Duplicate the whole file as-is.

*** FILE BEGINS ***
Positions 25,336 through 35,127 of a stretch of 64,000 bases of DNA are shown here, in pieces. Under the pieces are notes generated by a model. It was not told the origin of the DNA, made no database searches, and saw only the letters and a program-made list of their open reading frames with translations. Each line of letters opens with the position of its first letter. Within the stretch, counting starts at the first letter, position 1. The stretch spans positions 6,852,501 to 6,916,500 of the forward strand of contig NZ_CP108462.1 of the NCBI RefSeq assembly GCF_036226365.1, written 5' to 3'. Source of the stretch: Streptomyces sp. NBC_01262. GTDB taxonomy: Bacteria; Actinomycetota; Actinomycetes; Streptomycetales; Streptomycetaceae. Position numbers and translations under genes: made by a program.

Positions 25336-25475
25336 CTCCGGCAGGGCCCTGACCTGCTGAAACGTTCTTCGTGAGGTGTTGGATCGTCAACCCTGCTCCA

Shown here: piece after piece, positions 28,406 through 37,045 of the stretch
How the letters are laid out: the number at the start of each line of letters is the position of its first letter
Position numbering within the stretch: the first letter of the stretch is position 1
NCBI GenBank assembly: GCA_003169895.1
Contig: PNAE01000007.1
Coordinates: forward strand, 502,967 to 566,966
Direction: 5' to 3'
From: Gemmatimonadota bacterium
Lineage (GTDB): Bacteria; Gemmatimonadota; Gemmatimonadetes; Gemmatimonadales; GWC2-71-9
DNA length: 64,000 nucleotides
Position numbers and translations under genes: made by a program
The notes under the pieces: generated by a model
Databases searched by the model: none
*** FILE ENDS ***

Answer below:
Positions 25,336 through 35,127 of a stretch of 64,000 bases of DNA are shown here, in pieces. Under the pieces are notes generated by a model. It was not told the origin of the DNA, made no database searches, and saw only the letters and a program-made list of their open reading frames with translations. Each line of letters opens with the position of its first letter. Within the stretch, counting starts at the first letter, position 1. The stretch spans positions 6,852,501 to 6,916,500 of the forward strand of contig NZ_CP108462.1 of the NCBI RefSeq assembly GCF_036226365.1, written 5' to 3'. Source of the stretch: Streptomyces sp. NBC_01262. GTDB taxonomy: Bacteria; Actinomycetota; Actinomycetes; Streptomycetales; Streptomycetaceae. Position numbers and translations under genes: made by a program.

Positions 25336-25475
25336 CTCCGGCAGGGCCCTGACCTGCTGAAACGTTCTTCGTGAGGTGTTGGATCGTCAACCCTGCTCCA

Shown here: piece after piece, positions 28,406 through 37,045 of the stretch
How the letters are laid out: the number at the start of each line of letters is the position of its first letter
Position numbering within the stretch: the first letter of the stretch is position 1
NCBI GenBank assembly: GCA_003169895.1
Contig: PNAE01000007.1
Coordinates: forward strand, 502,967 to 566,966
Direction: 5' to 3'
From: Gemmatimonadota bacterium
Lineage (GTDB): Bacteria; Gemmatimonadota; Gemmatimonadetes; Gemmatimonadales; GWC2-71-9
DNA length: 64,000 nucleotides
Position numbers and translations under genes: made by a program
The notes under the pieces: generated by a model
Databases searched by the model: none